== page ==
Monthly Archives: June 2010

Notes on the Work of William Morris

binding the blinding the flesh
etched into lace with lines
like stone the bone the skull
the bird beak hooked
like the nose the lips
silent and closed the spear
that will never inflict
injuries the face tattooed
with wounds the eyes
of awe empty and upturned
hollows of blind eyes
perceive the numinous
as backlit ears hear
translations of sensation
the beard of bone the tongue
of bone desiring the wig
of beads rattling with
every move with desire
absence becomes a throbbing
in retinal depths
the shells that open
writhe close the shield
behind the skin that is
the sternum grown
enormous the spear
before it does not defend
but pulses with purity
and absence of desire defines
that lifeforce based in breeding
and seeding that transmutes
as it achieves height
out of sight and light
filled still flesh

– PF Anderson, 2003, in response to the exhibit of his glass art at the Carnegie Museum of Art, Pittsburgh, PA

To Conquer is to Cleave

“To Conquer is to Cleave,” Replied
the Cow to the Gray-Maned God,
“And to be Conquered … ”

Beasts with cloven hooves
have cloven bellies
a chambered stomach
in an abdomen entire.

No, my chambered heart
does not drink you in,
does not devour you.
Yes, my hands split with holding

you, and yes, my heart.
The cloven heart sheds
a clutch of memories, ghosts,
hopes. I lead you, now.

– PF Anderson, ~1984

Corn Chowder

Someone asked me for this in April when I wrote the meatloaf poem, but I couldn’t find it. Now, following a, well, not a flood, but significant water damage in my basement following the nearby tornado last weekend, a silver lining is that I have located draft copies of a few of my early poetry collections, on paper, smelling rather of mildew, slightly crinkled from mild water damage, but readable! Before I lose them again, I am going to try to archive a few each week here for a while, until I catch up. I’ve lost all my electronic copies, so feeling a reprieve. However, remember these are REALLY old, and I was much younger! Who knows – maybe they were better off lost.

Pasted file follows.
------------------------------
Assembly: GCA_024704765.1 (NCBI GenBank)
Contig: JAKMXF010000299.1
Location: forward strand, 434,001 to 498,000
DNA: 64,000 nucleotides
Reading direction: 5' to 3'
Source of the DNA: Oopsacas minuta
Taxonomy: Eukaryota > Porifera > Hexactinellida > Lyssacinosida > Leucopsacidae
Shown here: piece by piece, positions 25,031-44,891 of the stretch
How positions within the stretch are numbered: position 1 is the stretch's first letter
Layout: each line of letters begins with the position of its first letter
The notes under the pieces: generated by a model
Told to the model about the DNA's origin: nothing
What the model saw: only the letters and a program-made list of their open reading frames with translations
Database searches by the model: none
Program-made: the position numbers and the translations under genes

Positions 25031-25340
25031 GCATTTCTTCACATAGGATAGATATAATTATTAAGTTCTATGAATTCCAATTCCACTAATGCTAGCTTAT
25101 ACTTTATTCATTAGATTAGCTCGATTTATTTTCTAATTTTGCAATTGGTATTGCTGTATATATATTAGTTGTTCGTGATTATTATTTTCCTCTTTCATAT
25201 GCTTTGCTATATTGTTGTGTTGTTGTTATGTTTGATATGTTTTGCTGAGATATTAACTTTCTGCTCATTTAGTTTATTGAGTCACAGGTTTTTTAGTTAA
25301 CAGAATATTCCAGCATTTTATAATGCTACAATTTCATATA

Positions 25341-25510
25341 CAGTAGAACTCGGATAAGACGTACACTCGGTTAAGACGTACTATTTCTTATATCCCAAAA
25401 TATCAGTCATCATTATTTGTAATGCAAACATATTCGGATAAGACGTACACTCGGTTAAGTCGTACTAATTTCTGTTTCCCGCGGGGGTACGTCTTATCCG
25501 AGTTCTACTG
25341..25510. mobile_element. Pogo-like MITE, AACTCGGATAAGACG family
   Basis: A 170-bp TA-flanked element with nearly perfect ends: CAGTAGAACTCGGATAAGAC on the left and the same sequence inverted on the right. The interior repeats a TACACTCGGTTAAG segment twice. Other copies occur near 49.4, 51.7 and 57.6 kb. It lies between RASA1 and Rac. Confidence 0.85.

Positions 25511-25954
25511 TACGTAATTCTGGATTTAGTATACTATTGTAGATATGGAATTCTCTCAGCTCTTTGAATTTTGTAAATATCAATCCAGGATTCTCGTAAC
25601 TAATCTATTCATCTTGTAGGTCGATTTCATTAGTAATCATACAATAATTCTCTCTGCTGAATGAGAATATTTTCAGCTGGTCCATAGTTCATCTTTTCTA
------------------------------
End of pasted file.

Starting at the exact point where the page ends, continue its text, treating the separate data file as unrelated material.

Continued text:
Each cob in June is a small sweet spear —
leaves as soft as peach fuzz,
green and unbearded —
then August comes with each cob swollen
in its sheath. The rough leaves
grab back at my hands as I strip
them away. I yank the beards off,
search out each strand of silk
back to each one’s root in the seed.

Cob after cob after cob is added to the heap.
My hands are sticky with juice and hair
and dirty from the newsprint tablecloth.
I pick up the shortest sharpest knife,
push it down and away, watch
the kernels spill from the cob,
the sweet sticky milk spurt as the knife
passes thru each seed, milk running
down the sides of my hands.

Daughter, when I fed you as an infant,
sometimes you snapped your head away
and my breasts would spurt milk sweeter than corns’.
Sometimes we were separated. Then I would squeeze
milk from my breasts like water from
a stone (my breasts hard as rocks and heavy
as a cob breaking loose of the stalk
without a hand to help it,
its own weight pulling it free).

You, seed of my body, have broken
free so many times already, so many
yet to come. For now, I must be content
to feed you what I have — corn
and cream for calm and riches,
onion for the tears I do not shed,
and potatoes for the earth
we all rise from, we all fall to.

– PF Anderson, written sometime between 1984 and 1988.

White Alyssum (Temple of Flowers)

i. in the bleak midwinter

Midwinter calls a longing for midsummer, midsummer
and midwinter tangling in the mind, unified by white,
white pictures, white noise — whispering snow in the whistling air

or shifting wisps on the ground, white alyssum hiding in
dark corners, petals as small as snowflakes; the sharp clear scent
of burning cold as sweet in its own way as that of white

alyssum (aroma penetrates into open space
misleading hunters, a masquerade, camouflage, this scent
so far from the source that the small bloom beneath is not found).

ii. frosty wind made moan

We all turned our coat collars against the wind, and huddled
together in the corner of the yard nearest the street,
hands as deep in our pockets as they could go, stomping on

the hard crust of the snow. One of the littlest tugged at
my sleeve. “I’m cold. I want to go in. Can’t we go in yet?”
I shivered, but looked at the house warily. They all hushed.